House Republicans and the Manhattan district attorney’s office reached an agreement Friday to end a legal dispute over a House Judiciary Committee investigation into the landmark impeachment of former President Donald Trump.
Under the agreement, committee members will be able to question former prosecutor Mark Pomerantz under oath next month in Washington, settling a lawsuit in which District Attorney Alvin Bragg had tried to block Pomerantz from testifying.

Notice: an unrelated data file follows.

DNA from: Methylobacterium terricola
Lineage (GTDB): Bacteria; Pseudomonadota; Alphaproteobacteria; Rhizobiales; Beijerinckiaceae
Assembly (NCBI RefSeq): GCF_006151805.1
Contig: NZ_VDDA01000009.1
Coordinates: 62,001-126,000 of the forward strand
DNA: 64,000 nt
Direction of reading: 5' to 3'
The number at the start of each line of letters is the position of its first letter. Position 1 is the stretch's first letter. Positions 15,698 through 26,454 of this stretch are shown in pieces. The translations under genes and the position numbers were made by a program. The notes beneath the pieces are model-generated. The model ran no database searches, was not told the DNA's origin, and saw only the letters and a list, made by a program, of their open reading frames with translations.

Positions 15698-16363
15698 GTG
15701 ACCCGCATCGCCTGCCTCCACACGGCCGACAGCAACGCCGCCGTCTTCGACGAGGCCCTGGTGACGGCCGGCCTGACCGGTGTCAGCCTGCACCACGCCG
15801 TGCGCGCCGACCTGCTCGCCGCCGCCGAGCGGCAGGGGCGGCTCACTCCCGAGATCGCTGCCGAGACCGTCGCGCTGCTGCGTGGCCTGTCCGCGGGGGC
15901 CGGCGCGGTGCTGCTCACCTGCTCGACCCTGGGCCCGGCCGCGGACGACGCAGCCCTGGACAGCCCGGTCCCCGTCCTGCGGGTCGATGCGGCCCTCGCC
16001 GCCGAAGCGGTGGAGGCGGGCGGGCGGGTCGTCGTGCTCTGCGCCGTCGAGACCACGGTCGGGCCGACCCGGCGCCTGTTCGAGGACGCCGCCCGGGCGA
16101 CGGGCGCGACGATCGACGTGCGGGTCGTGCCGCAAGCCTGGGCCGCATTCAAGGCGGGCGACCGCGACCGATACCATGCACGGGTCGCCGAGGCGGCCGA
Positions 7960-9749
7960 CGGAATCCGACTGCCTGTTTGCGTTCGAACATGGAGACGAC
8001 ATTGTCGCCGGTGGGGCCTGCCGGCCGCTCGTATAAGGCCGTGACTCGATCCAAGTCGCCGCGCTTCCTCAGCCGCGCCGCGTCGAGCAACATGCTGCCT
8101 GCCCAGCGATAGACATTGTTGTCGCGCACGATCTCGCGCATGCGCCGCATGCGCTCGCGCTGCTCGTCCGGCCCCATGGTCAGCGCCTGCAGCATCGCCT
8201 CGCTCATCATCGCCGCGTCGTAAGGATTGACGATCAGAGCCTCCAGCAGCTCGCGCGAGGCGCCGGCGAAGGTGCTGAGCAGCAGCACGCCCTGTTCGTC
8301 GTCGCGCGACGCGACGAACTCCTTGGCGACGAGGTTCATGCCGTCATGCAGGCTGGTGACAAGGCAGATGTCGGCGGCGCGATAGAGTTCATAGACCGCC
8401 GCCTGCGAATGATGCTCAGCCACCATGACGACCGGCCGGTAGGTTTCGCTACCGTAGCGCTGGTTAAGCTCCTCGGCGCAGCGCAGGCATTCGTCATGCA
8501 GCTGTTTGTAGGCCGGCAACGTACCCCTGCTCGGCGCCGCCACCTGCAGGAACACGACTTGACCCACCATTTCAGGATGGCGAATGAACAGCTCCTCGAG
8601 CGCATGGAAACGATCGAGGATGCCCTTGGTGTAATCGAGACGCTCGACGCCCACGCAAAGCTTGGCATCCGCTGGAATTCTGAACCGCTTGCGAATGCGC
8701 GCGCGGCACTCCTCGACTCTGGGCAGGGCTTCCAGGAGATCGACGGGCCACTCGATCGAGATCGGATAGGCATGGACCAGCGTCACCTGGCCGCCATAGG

Among the committee’s concessions, Pomerantz will be accompanied by a lawyer from Bragg’s office, which is not normally allowed in congressional depositions.
Bragg’s office and the Judiciary Committee reached a settlement after the US Court of Appeals for the Second Circuit issued a stay Thursday that temporarily halted execution of a House subpoena asking Pomerantz to testify.
The appeals court was scheduled to hear oral arguments in the dispute on Tuesday.
Bragg’s office said the agreement, which delays Pomerantz’s testimony until May 12, preserves the district attorney’s “privileges and interests” in his prosecution against Trump.